Thrice Quotes (displaying: 1 - 19 of 19 quotes )
Either to die the death or to abjure. For ever the society of men. Therefore, fair Hermia, question your desires; Know of your youth, examine well your blood, Whether, if you yield not to your father's choice, You can endure the livery of a nun, For aye to be in shady cloister mew'd, To live a barren sister all your life, Chanting faint hymns to the cold fruitless moon. Thrice-blessed they that master so their blood, To undergo such maiden pilgrimage; But earthlier happy is the rose distill'd, Than that which withering on the virgin thorn. Grows, lives and dies in single blessedness.
Oh thrice fools are we who like new-born princes weeping in the cradle know not that there is a kingdom before them then let our Lord's sweet hand square us and hammer us and strike off the knots of pride self-love and world-worship and infidelity that He may make us stones and pillars in His Father's house.
(We loved Mother too, completely, but we were finding out, as Father was too, that it is good for parents and for children to be alone now and then with one another...the man alone or the woman, to sound new notes in the mysterious music of parenthood and childhood.)That night I not only saw my Father for the first time as a person. I saw the golden hills and the live oaks as clearly as I have ever seen them since; and I saw the dimples in my little sister's fat hands in a way that still moves me because of that first time; and I saw food as something beautiful to be shared with people instead of as a thrice-daily necessity.
Dear Diary, Today I tried not to think about Mr. Knightly. I tried not to think about him when I discussed the menu with Cook... I tried not to think about him in the garden where I thrice plucked the petals off a daisy to acertain his feelings for Harriet. I don't think we should keep daisies in the garden, they really are a drab little flower. And I tried not to think about him when I went to bed, but something had to be done.
A minute afterwards he appeared upon the upper platform, still bearing the gipsy [sic] in his arms, still running wildly along, still shouting 'Sanctuary!' and the crowd still applauding. At last he made a third appearance on the summit of the tower of the great bell. From thence he seemed to show exultingly to the whole city the fair creature he had saved; and his thundering voice, that voice which was heard so seldom, and which he never heard at all, thrice repeated with frantic vehemence, even in the very clouds, 'Sactuary! Sanctuary! Sanctuary! The Hunchback of Notre Dame
Failure. Because God put His adamantine fate. Between my sullen heart and its desire, I swore that I would burst the Iron Gate, Rise up, and curse Him on His throne of fire. Earth shuddered at my crown of blasphemy, But Love was as a flame about my feet; Proud up the Golden Stair I strode; and beat. Thrice on the Gate, and entered with a cry --All the great courts were quiet in the sun, And full of vacant echoes: moss had grown. Over the glassy pavement, and begun. To creep within the dusty council-halls. An idle wind blew round an empty throne. And stirred the heavy curtains on the walls.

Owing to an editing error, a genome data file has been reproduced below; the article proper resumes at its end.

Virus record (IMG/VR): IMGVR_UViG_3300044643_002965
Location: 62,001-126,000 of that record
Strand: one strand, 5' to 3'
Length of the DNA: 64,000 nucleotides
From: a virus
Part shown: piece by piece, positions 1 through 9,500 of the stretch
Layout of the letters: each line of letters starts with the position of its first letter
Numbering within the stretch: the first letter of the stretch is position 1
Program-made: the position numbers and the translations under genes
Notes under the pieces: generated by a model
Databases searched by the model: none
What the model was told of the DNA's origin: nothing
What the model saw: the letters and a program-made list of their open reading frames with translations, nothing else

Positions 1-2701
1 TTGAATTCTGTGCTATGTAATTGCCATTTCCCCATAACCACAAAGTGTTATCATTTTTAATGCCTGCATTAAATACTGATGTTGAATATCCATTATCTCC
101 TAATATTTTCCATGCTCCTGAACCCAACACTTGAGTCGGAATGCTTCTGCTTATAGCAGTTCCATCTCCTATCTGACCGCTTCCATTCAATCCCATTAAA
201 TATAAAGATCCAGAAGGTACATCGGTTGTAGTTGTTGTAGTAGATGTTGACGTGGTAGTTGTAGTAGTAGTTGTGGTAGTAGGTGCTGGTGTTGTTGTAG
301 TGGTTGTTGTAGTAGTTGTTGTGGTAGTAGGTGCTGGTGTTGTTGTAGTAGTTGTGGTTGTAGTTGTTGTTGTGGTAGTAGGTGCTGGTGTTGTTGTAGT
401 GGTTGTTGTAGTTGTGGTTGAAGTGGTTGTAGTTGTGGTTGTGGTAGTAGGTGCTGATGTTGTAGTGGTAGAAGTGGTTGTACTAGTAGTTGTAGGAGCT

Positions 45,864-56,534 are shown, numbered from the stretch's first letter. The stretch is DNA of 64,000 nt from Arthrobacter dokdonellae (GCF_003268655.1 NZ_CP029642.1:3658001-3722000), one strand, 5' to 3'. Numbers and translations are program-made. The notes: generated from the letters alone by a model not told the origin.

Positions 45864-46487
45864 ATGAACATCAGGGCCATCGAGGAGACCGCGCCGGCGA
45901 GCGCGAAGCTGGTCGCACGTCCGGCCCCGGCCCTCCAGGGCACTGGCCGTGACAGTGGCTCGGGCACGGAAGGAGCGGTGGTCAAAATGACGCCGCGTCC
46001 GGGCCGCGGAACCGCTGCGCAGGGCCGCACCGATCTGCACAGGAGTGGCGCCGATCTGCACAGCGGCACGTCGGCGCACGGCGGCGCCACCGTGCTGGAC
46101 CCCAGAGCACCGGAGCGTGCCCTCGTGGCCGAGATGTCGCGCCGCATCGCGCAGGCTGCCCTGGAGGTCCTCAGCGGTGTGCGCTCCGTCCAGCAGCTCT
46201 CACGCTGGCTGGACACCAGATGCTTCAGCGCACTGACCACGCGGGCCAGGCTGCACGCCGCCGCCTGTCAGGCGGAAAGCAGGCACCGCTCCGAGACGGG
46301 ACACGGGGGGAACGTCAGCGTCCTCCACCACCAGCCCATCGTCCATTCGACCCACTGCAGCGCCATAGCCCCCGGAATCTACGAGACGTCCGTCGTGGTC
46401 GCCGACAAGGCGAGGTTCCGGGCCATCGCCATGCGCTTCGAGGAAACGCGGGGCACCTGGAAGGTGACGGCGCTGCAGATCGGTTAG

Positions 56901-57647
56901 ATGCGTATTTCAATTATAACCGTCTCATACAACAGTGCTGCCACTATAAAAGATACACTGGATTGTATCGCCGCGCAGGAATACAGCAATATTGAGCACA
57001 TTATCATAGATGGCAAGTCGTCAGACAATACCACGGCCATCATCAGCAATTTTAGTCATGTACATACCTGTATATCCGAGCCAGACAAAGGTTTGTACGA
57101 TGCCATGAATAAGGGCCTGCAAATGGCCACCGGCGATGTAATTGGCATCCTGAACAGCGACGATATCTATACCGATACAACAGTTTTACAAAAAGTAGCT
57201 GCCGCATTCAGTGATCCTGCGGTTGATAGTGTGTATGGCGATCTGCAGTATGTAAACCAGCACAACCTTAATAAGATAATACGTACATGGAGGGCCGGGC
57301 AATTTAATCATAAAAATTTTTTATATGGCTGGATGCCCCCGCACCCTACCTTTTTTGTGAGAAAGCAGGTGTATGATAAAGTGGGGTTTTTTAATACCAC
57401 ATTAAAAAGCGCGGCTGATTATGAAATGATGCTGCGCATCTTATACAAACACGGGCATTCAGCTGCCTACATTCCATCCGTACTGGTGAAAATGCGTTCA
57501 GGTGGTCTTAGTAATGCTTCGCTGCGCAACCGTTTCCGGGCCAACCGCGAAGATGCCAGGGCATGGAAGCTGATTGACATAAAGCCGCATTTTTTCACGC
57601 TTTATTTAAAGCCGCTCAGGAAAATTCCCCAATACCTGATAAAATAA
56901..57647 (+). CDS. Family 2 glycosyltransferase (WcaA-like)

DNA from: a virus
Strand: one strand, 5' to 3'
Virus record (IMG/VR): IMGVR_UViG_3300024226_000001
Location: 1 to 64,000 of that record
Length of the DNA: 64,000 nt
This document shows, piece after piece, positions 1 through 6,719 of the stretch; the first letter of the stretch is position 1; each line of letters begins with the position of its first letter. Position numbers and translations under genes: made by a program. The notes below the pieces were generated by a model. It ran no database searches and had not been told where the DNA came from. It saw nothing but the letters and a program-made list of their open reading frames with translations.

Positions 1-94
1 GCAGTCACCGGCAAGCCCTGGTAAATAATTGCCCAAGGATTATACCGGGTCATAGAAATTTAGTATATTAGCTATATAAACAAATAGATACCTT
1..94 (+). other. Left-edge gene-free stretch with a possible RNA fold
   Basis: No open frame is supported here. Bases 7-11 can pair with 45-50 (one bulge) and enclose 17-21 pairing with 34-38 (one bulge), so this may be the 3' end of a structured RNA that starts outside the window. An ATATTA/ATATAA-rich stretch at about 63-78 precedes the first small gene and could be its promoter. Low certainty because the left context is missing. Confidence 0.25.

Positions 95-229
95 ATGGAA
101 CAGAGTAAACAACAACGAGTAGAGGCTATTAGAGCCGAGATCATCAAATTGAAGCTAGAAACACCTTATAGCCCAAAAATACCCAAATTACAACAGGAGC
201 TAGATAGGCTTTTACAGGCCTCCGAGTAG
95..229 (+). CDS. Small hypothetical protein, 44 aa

A visitor asked Lincoln what good news he could take home from an audience with the august executive. The president spun a story about a machine that baffled a chess champion by beating him thrice. The stunned champ cried while inspecting the machine, "There's a man in there!"Lincoln's good news, he confided from the heights of leadership, was that there was in fact a man in there.
Let us imagine a coming generation with such intrepidity of vision, with such a heroic penchant for the tremendous; let us imagine the bold stride of these dragon-slayers, the proud audacity with which they turn their back on all the weakling's doctrines of optimism in order to 'live resolutely' in wholeness and fullness: would it not be necessary for the tragic man of such a culture, in view of his self-education for seriousness and terror, to desire a new art, the art of metaphysical comfort, to desire tragedy as his own proper Helen, and to exclaim with Faust: Should not my longing overleap the distance. And draw the fairest form into existence?"Would it not be necessary?"--No, thrice no! O you young romantics: it would not be necessary! But it is highly probably that it will end that way, that you end that way--namely, "comforted," as it is written, in spite of all self-education for seriousness and terror, "comforted metaphysically"--in sum, as romantics end, as Christians.
I recalled that inward sensation I had experienced: for I could recall it, with all its unspeakable strangeness. I recalled the voice I had heard; again I questioned whence it came, as vainly as before: it seemed in ME--not in the external world. I asked was it a mere nervous impression--a delusion? I could not conceive or believe: it was more like an inspiration. The wondrous shock of feeling had come like the earthquake which shook the foundations of Paul and Silas's prison; it had opened the doors of the soul's cell and loosed its bands--it had wakened it out of its sleep, whence it sprang trembling, listening, aghast; then vibrated thrice a cry on my startled ear, and in my quaking heart and through my spirit, which neither feared nor shook, but exulted as if in joy over the success of one effort it had been privileged to make, independent of the cumbrous body.